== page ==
The Warriors have found the big man they've always wanted.
Chris Hunter, formerly of the D-league as of earlier yesterday afternoon, started the second half of the Warriors win over the Portland Trailblazers and shutdown Greg Oden. This definitely secured the win as without Hunter's defensive presence in the paint, the Warriors might have been down by as many as a dozen or more like the first quarter where Oden dominated and helped the Trailblazers race out to an early lead.
The Warriors haven't had this stellar of a debut by a big man since Marc Jackson, jokes Atma Brother #1.
Hunter's defensive presence, however, reflected a larger team effort from the whole dubs squad where defense might have been as important, for once, as scoring.
For more, see what the good folks at Blazers Edge have to say about the game!
|Final - 11.20.2009||1||2||3||4||Total|
|Portland Trail Blazers||37||15||23||19||94|
|Golden State Warriors||29||27||27||25||108|
Chris Hunter is now part of a proud line of D-league studs that have found their roots in the NBA through the Golden State Warriors academy of basketball. Like those before him, Hunter shows a surprisingly steady game and solid fundamentals. The Warriors, surprisingly, ran an isolation for him against Oden, which he hit an open jumper on his first shot attempt, a fadeaway over Oden's Mr. Fantastic stretched arms. He then hit a cutting Curry with a nice bounce pass into the lane which led to a wide open jumper in the corner by Morrow. Within his first 6 minutes of playing, you would have thought this guy had been playing with the Warriors for a while. Or maybe this is really suggestive of how skimpy the Warriors playbook is? At any rate, I'm seeing some nice things from this University of Michigan alum. This might be might be the proudest I've ever been for that school, which I and R.Dizzle currently attend.
Anyway, our new #31 is a far cry from our old #31.
But things weren't looking that great. From jump, I thought this game was about to be a disaster. Maybe it was ominous clouds and stormy weather all day. But before tip-off, things already didn't feel right. Usually, coming to the Oracle Arena is equivalent to hitting up the hottest club in the east bay. Good looking women decked out in the voluntary dress code of Warriors gear, fly sneakers or heels, and a beer. The quality that we're used to was not quite there...yet. Oh yea, and then there was that Greg Oden guy too.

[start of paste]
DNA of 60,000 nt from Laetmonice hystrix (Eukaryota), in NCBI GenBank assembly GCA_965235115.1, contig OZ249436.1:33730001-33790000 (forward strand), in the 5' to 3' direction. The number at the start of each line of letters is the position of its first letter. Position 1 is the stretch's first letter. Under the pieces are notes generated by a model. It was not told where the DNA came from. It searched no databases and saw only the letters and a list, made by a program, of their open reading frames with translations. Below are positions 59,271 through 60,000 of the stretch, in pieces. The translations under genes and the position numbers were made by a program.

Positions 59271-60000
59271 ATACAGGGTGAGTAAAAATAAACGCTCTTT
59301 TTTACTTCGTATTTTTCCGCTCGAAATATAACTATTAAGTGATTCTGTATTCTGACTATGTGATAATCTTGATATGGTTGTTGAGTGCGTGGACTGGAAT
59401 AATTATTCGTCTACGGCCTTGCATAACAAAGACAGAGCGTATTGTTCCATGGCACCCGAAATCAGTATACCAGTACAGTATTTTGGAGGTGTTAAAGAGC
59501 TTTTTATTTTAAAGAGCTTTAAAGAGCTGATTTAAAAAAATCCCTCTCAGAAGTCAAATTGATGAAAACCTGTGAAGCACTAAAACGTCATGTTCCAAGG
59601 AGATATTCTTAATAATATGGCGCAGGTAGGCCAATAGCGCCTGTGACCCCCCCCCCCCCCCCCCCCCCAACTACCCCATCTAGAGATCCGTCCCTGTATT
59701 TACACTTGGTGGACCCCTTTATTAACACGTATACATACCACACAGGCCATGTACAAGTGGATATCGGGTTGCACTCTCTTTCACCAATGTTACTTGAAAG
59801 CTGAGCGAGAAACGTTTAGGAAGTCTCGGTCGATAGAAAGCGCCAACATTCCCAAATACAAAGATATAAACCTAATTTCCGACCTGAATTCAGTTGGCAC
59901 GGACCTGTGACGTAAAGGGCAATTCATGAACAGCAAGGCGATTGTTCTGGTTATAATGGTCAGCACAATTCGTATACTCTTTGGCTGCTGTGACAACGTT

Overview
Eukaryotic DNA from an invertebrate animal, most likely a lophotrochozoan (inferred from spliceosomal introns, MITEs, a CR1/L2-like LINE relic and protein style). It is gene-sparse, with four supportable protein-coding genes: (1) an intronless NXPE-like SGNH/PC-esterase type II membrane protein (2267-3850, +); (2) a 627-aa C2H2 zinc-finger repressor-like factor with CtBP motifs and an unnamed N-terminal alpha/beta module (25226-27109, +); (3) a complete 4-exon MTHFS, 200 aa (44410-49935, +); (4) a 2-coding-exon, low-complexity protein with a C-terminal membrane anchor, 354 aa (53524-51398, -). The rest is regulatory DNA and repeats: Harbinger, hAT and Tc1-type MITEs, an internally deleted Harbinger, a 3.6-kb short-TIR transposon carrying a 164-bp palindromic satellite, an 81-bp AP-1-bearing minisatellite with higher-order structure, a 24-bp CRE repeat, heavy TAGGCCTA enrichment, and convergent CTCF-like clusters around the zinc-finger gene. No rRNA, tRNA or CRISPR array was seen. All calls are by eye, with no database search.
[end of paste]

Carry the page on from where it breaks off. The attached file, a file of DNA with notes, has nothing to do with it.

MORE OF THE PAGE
Anthony Randolph looked completely helpless against him on defense. Steve Blake was even tearing into the Warriors, backing down Curry repeatedly on the block or shooting over him.
As if this wasn't insulting enough, the Dreyers ice cream up in club 200 cost $6.00 a cup. That's exactly two times the price of the Loards ice cream across the street from my house. The ice cream was good, but this was just reflective of all the ugliess at the Oracle - on and off the court. Damn you Cohan.
Luckily, things changed quickly in the second quarter. Oden in foul trouble paved the way for the Warriors to, intelligently, attack the basket. Monta Ellis did what he does amazingly, which is getting to the hoop. Stephen Curry did what Warriors SHOULD do more often, which is getting Anthony Morrow involved the best way Morrow knows how: hitting open jumpers. The steady balance of inside outside definitely kept the Warriors in the game during the second half.
You know who also kept us fans in the game? The Warriors Girls. Susan Hovey (choreographer and dance director) looks like she's assembled the best line-up since 2003-2004. The WG's rockin' their white-on-white booty shorts and crop top/sports bra get-up was a nice touch. Susan Hovey is finally promising us what she originally came here to do: establish more "Pussycat Dolls" type entertainment. The cheering stinky dudes sitting dudes next to me hogging the arm rests wildly cheering attests to the fan appreciation of Hovey's efforts on her end (Riley could learn a thing or two). Also, yesterday was Hovey's birthday, so everyone please wish her a happy birthday if you can via GSoM.